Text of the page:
Family business reopens in Schenectady with grandson at helm

A local family business has reopened after a two-year hiatus, just in time for bass season, which be

A local family business has reopened after a two-year hiatus, just in time for bass season, which began this weekend.

Nick’s Field and Stream in the Bellevue section of Schenectady closed when the owner, Nick A. DiLeva, passed away at the age of 76 in July 2007 after battling cancer. He had opened the bait and tackle shop in 1958.

But his grandson, 19-year-old Nick DiLeva-Cordi, has reopened the family business with the help of relatives.

“I was here every single day of my life and I loved it,” DiLeva-Cordi said. “Every day I wake up and smile knowing it’s reopened.”

The opportunity of one lifetime began with the end of another.

“He passed away in my arms, that’s how close we were,” DiLeva-Cordi said. “He was my best friend, he was my dad.”

His grandmother, Louise T. DiLeva, is teaching DiLeva-Cordi the business’ bookkeeping and other administrative duties as one of the managers. Uncle Tony DiLeva opens the store at 6 a.m. most days, and Aunt Mari DiLeva helps out on weekends.

On the freshly painted walls, individual dollar bills hang, each one signed with the words “good luck” and other well wishes from people in the community. “It’s awesome to see all the old loyal customers come back,” DiLeva-Cordi said, adding that he hopes one day to rebuild the steady stream of familiar faces that filed through the store when his grandfather ran it.

The movement to reopen was a gradual one within the family. It was always DiLeva’s shop, and he hadn’t put any plans in place for who would take over when he was gone. Between their careers and their own lives, none of the family members had time to run the store themselves, or even to decide what to do with it. Eventually, the store went to the grandson who had grown up there.

“They knew I loved it and I didn’t want to see it go,” DiLeva-Cordi said.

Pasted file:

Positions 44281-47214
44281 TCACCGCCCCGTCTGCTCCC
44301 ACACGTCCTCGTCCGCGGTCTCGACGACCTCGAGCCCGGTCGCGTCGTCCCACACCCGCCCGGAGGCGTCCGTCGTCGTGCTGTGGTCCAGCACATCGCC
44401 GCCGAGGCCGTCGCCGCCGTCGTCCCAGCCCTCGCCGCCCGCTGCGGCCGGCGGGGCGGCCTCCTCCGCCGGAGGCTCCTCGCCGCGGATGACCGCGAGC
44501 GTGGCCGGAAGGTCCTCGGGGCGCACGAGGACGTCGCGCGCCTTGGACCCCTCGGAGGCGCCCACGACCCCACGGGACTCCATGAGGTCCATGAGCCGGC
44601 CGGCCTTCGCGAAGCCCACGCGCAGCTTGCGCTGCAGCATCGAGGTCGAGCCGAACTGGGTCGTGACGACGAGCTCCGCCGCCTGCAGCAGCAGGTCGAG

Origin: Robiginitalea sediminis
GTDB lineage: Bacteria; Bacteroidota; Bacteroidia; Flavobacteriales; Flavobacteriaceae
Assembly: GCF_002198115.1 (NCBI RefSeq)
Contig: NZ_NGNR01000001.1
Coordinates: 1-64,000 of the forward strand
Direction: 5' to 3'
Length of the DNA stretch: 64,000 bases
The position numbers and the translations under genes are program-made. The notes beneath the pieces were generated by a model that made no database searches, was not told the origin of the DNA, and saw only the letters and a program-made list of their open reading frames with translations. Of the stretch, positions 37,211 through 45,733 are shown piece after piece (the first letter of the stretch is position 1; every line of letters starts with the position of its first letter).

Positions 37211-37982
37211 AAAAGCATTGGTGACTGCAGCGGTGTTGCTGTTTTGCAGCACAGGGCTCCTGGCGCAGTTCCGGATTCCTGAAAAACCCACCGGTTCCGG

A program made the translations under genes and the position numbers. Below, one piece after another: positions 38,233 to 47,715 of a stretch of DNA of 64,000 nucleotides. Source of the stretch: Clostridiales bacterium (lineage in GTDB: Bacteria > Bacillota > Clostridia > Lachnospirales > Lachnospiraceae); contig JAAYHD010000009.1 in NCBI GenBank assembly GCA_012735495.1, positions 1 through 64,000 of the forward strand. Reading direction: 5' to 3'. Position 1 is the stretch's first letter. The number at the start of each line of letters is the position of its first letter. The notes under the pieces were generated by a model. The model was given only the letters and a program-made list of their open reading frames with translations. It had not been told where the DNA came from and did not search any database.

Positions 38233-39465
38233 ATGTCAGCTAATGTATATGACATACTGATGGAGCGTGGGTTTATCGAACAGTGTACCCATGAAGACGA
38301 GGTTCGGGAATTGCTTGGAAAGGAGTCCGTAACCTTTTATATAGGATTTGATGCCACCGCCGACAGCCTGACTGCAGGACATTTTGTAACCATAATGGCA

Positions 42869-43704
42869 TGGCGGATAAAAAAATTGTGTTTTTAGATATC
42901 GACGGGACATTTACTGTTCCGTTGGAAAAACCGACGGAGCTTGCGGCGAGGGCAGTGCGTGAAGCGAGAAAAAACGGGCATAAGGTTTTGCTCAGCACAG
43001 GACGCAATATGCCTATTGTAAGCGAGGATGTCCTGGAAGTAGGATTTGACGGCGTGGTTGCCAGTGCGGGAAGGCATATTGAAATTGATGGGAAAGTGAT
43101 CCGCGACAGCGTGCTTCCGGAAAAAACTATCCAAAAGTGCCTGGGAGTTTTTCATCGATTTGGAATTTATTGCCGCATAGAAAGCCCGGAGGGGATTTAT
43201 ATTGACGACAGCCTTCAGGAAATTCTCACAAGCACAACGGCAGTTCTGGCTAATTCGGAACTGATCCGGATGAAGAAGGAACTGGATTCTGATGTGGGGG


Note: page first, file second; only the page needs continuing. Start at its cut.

In April, grueling, nonstop work began to remodel the ceiling, floors and cabinets and put a fresh coat of paint at 1511 Broadway with the help of four friends — Rob Cagnina, Steve Civitello, Sam Olszewski and Nick Paturso. A cousin, Billy Osta, took time off from his transportation company, Aficionado Limousine, to help out as well. And it was worth it, he said.

“We’re here for the community more than ourselves even though the times are tough,” DiLeva-Cordi said.

Family businesses like Nick’s are part of the 40 percent of U.S. businesses that at any given point may face the transfer of ownership issue — many do not survive because they are not prepared for it.

The U.S. Small Business Administration says less than one-third of family businesses survive the transition from first- to second-generation ownership. Of those that do, about half do not survive the transition from second- to third-generation ownership.

And when it’s time to pass along the family business, only a handful of options exist: Close the doors, sell to an outsider or employee, retain ownership but hire outside management, or retain family ownership and management control. In the case of Nick’s, keeping the business in the family was the path eventually chosen, though it took a while to reach that decision.

But succession plans should be in place well before a crisis period occurs, according to Mike Mathews, associate professor of business administration at The College of Saint Rose in Albany. “It’s something that should be thought about early on to groom a successor,” Mathews said.

Putting something in writing is the most important aspect — and it doesn’t have to be drawn up by a lawyer or even notarized, according to Mathews.

Just as estate planning is done with houses, cars and other assets, the next generation of leadership should be planned for as well. But it’s not often done by most small businesses. As a result, the founder’s descendents are left to pick up the pieces.

Categories: Business

Leave a Reply